The burn-off lava flow is a conglomerate flow that has flowed out due to the volcanic activity that occurred around 1,180 m at the northeastern hillside of Mt. Iwate in January 1719 (Kyoho 4 (1719)). It is shaped like a 1.5km fan.
Conglomerate is a biphasic andesite containing olivine, easy to flow, grayish-black porous massive conglomerate, smaller ones from Kendai to larger ones are piled up with m-sized conglomerates several meters in diameter, bleak Iwahara Have appeared.
It has been about 270 years since the eruption, but there is almost no intrusion of higher plants on the overlapping conglomerate of numerous conglomerate blocks except for some lichens and mosses.
The surface of the conglomerate flow is cooled in the middle of the flow and stagnates in some places, so ripples are observed.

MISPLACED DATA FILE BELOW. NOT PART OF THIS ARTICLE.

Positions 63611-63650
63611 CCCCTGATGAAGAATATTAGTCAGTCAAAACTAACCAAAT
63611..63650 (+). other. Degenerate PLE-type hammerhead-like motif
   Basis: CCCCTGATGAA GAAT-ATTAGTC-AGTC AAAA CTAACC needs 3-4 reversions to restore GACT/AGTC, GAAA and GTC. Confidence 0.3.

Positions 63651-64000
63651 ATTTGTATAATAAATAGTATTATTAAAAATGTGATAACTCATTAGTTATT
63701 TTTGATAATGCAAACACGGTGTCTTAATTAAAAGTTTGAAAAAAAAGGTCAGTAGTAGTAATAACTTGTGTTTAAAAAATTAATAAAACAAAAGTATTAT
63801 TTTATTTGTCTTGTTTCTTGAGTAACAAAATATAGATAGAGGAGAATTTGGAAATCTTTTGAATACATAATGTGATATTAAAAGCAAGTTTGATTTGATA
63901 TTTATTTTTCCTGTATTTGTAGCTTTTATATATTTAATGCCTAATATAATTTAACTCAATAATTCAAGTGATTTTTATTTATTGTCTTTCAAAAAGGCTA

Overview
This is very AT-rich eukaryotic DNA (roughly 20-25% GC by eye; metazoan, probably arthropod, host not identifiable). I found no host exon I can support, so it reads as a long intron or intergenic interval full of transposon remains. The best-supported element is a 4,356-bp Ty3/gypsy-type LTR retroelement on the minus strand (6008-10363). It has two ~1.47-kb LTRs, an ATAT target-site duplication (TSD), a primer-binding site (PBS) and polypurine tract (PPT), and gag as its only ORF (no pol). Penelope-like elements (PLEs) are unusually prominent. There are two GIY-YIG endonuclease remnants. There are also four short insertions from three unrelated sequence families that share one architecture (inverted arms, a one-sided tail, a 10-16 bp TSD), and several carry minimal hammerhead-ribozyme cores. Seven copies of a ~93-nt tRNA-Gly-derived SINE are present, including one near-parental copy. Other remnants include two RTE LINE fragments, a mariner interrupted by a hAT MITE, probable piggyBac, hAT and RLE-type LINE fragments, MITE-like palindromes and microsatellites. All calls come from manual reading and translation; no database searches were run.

It looks like a tiger spot, so it has an alias of "tiger".
In our country, we can see the perianthic flow in various places in the volcanic country, but the perennial flow of percussive rock is thus clear of the eruptive time, and it is rare that we do not see the growth of trees until after the outcrop, and keep the whole mountain Yes, it is scientifically extremely valuable as a typical Japanese conglomerate flow.